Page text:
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US Ecology to pay nearly $500,000 for hazardous waste violations
Release Date: 10/05/2010
Contact Information: Margot Perez-Sullivan, 415.947.4149, email@example.com
SAN FRANCISCO -- The U.S. Environmental Protection Agency today fined US Ecology $497,982 for 18 counts of hazardous waste violations.
US Ecology operates a commercial hazardous waste treatment, storage and disposal facility in Nye County, Nev., on the outskirts of Beatty.
EPA inspectors found numerous violations at a hazardous waste unit designed to thermally treat contaminated materials, like soils, to remove the hazardous components. On two occasions, US Ecology reports showed that the unit was “smoking,” releasing hazardous components to the air. The treatment unit has been permanently shut down by US Ecology.
“We impose strict environmental controls to make sure hazardous waste is actually treated and not simply released into the air,” said Jared Blumenfeld, the EPA’s Regional Administrator for the Pacific Southwest. “Our goal is to safeguard worker health and nearby communities, so it’s imperative for facilities like US Ecology to properly manage their waste.”
In addition, EPA inspectors found PCBs were improperly labeled, stored and handled. EPA sampling results detected PCBs at elevated levels both in and outside the PCB storage building (43,500 ppm and 900 ppm, respectively). Inspectors determined that between 2006 and 2008 six spills, leaks or other uncontrolled PCB discharges occurred and were not reported as required by law.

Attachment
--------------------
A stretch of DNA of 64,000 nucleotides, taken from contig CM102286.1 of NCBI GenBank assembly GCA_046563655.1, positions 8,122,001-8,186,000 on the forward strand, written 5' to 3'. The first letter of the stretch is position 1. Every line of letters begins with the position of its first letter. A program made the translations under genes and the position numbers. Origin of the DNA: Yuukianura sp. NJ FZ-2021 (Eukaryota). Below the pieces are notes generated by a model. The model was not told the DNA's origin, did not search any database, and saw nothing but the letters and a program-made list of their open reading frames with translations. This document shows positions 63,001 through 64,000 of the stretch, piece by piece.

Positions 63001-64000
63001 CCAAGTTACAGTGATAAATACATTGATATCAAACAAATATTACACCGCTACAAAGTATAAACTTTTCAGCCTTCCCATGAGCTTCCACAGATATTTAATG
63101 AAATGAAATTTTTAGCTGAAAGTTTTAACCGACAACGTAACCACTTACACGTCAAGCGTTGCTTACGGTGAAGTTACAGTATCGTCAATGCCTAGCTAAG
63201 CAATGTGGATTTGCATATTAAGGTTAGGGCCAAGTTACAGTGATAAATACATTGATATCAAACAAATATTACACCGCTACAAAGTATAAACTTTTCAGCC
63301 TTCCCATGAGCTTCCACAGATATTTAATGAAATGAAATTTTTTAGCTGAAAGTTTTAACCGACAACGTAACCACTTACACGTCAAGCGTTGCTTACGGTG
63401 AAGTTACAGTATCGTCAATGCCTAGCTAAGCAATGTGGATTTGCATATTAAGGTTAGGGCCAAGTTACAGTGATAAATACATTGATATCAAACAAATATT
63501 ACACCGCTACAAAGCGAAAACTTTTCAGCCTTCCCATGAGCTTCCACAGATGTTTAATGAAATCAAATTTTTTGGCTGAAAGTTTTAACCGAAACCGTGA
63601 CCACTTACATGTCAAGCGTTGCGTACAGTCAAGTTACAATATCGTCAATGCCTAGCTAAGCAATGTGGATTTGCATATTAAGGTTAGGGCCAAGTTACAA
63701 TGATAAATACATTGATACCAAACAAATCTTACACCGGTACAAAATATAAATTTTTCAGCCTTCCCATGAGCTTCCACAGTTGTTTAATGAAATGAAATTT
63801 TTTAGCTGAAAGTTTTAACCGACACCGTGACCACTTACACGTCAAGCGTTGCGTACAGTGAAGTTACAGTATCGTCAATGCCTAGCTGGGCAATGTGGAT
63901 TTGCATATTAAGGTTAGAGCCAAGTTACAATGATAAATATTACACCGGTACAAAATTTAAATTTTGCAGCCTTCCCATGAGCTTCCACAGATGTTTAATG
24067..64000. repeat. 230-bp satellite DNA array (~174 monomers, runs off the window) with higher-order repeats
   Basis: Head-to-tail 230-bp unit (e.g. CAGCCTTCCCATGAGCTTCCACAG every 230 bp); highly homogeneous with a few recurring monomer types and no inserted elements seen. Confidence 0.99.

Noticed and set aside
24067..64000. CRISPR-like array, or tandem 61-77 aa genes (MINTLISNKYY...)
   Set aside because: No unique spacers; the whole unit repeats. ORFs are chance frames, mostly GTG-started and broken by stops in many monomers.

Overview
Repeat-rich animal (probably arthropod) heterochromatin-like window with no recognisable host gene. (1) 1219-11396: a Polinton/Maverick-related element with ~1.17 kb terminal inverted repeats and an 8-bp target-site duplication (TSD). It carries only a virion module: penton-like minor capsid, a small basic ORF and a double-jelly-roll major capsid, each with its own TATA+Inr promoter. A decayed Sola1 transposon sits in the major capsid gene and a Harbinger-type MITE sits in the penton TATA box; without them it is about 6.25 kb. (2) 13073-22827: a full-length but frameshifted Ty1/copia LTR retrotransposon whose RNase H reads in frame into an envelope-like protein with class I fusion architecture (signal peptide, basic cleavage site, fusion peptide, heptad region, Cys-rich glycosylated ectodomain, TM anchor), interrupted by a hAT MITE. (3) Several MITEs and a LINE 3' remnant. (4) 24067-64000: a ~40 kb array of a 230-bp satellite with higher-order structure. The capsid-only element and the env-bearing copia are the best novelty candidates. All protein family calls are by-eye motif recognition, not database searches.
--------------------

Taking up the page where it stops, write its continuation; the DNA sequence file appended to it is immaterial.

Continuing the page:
The EPA’s Resource Conservation and Recovery Act program oversees the safe management and disposal of hazardous waste. Concerns about human health and the extensive presence and lengthy persistence of PCBs in the environment led Congress to enact the Toxic Substances Control Act in 1976.
For more information on the Resource Conservation and Recovery Act program, please visit:
For more information on PCB regulation and enforcement, as well as the Toxic Substances Control Act enforcement in general, please visit the EPA’s website at: http://epa.gov/region9/toxic/pcb/index.html